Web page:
[Trigger warning: mental illness; self-injurious stimming (as well as the good stims that are hard exercise and dancing).]
The Saturday just gone:
So it’s happened. I’ve finally realised that I am definitely properly depressed at the moment.
I’ve thought I was, then thought I wasn’t; thought I was, thought I wasn’t. For a while now. I kept thinking my quick bouts of misery were a symptom of autistic burnout, or simply an acute pang of painful response to the occasional sudden rise in the immediacy of The Problems I Am Dealing With Right Now; something unexpectedly looming large on the horizon that sees my legs crumpling beneath me as I tumble to the ground.
But actually, these acutely painful moments have been mere spikes in overall negative emotional noise level. The low-level hum of depression, sometimes infrasonic, has been gently oscillating along in a line beneath the crashing noise of all of my day-to-day experiences for a fair while, without me properly registering it. But now I have. The pitch and the volume have risen, and it’s too loud to ignore. Is it a moan, a whine, a whistle, a hiss, or a wail? I’m not quite sure. But it’s sustained, and it’s loud.
Saturday morning. My daughter is watching a film in the living room downstairs. My husband is sleeping in. My son and I are in the big bedroom, playing with Lego. I watch him, I interact with him, and all the while I feel simultaneously both utterly nothing and utter despair.
I’m not quite fully there.
Later, my daughter joins us. The two of them both at work with the Lego; absorbed, building; each doing so in their own age-specific, personality-specific way. I interact with these two beings whom I love more than anything in the world, but I am removed. I am exhausted.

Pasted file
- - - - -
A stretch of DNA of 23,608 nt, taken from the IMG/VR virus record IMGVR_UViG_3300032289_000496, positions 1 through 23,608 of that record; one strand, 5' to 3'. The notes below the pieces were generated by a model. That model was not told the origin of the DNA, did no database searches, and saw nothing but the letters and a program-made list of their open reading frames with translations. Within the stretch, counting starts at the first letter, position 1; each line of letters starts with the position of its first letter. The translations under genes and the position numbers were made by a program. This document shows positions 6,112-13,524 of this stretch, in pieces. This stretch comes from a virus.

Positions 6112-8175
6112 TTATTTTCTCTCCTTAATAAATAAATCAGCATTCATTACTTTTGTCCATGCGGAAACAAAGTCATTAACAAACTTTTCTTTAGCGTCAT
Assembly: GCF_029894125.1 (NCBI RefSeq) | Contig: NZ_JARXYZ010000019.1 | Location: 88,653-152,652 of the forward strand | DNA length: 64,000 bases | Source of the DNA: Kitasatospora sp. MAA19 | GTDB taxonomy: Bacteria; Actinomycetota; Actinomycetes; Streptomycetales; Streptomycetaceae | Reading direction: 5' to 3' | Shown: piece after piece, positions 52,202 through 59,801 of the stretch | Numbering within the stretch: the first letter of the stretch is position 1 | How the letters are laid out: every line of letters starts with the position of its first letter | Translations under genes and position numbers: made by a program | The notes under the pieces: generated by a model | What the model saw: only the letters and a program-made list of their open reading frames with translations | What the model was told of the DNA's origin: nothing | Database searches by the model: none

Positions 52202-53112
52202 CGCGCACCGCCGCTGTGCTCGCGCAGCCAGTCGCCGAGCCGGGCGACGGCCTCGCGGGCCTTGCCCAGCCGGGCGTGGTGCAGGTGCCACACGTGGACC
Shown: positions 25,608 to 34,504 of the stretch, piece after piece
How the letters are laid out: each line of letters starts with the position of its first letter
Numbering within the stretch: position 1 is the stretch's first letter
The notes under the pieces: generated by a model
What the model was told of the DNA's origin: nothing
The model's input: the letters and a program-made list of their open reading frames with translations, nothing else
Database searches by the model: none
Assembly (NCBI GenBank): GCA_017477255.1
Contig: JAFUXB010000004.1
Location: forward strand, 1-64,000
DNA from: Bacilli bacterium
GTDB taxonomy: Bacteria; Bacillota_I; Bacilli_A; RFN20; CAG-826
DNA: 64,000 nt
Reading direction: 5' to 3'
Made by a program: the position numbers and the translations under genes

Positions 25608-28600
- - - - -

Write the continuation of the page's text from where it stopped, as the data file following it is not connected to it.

Then the wooden train set comes out.
Somehow, most of it ends up not on the floor of the bedroom, but outside the bedroom door, on the landing. Right where it’s a large, jumbled collection of small wooden trip hazards at the top of a very steep staircase.
I repeatedly ask my children to tidy the pieces up, or at least to carry them through the doorway and into the room, away from the stairs. They can be pretty good at tidying up. Sometimes. And I need them to understand why leaving toys on the stairs isn’t the best of ideas.
But they’re too intent on what they are doing. They don’t even hear me.
My requests get louder and more urgent.
(I still remember to use the word “please”, however.)
Still they are oblivious.
Eventually I lose it.
I scream and shout. I disappear into another room to smack my own head repeatedly for 30 seconds or so, before returning.
Afterwards, my husband finds me sitting at the top of the stairs, glum, despondent, detached. I burst into tears, and struggle to stop.
We agree that although I’ve promised our daughter I’d take her to the school Christmas Fayre (and it has to be me who takes her), afterwards I can go off and do my own thing for a few hours. I plan a trip to the gym.
Husband takes our son with him on an extended shopping trip. The girl and I do the Christmas Fayre thing.
She does a few messy crafts, a find-the-word treasure hunt, and eats too much sugary stuff. I try not to get too exasperated with the busyness and loudness of it all, but she loves it. And I love that she loves it. She has fun, and comes home with me, happy.
And I disappear off to the gym. I exercise with sweet abandon.
60 minutes of “Around the World”: a random-generated programme of hard hills and sprint intervals on the stationary bike. I sweat. My heart thumps. I breathe. I focus. And although I never exercise wearing headphones or earbuds, the hi-NRG dance music on the gym stereo this afternoon works well to keep my legs pounding. On the hills, I push down the pedals in time to the beat. During the sprints, I do my best to beat the beat, spinning my legs faster and faster. I lose myself in movement, beats, vocal samples, distance log, timer, calorie counter, and revolutions-per-minute.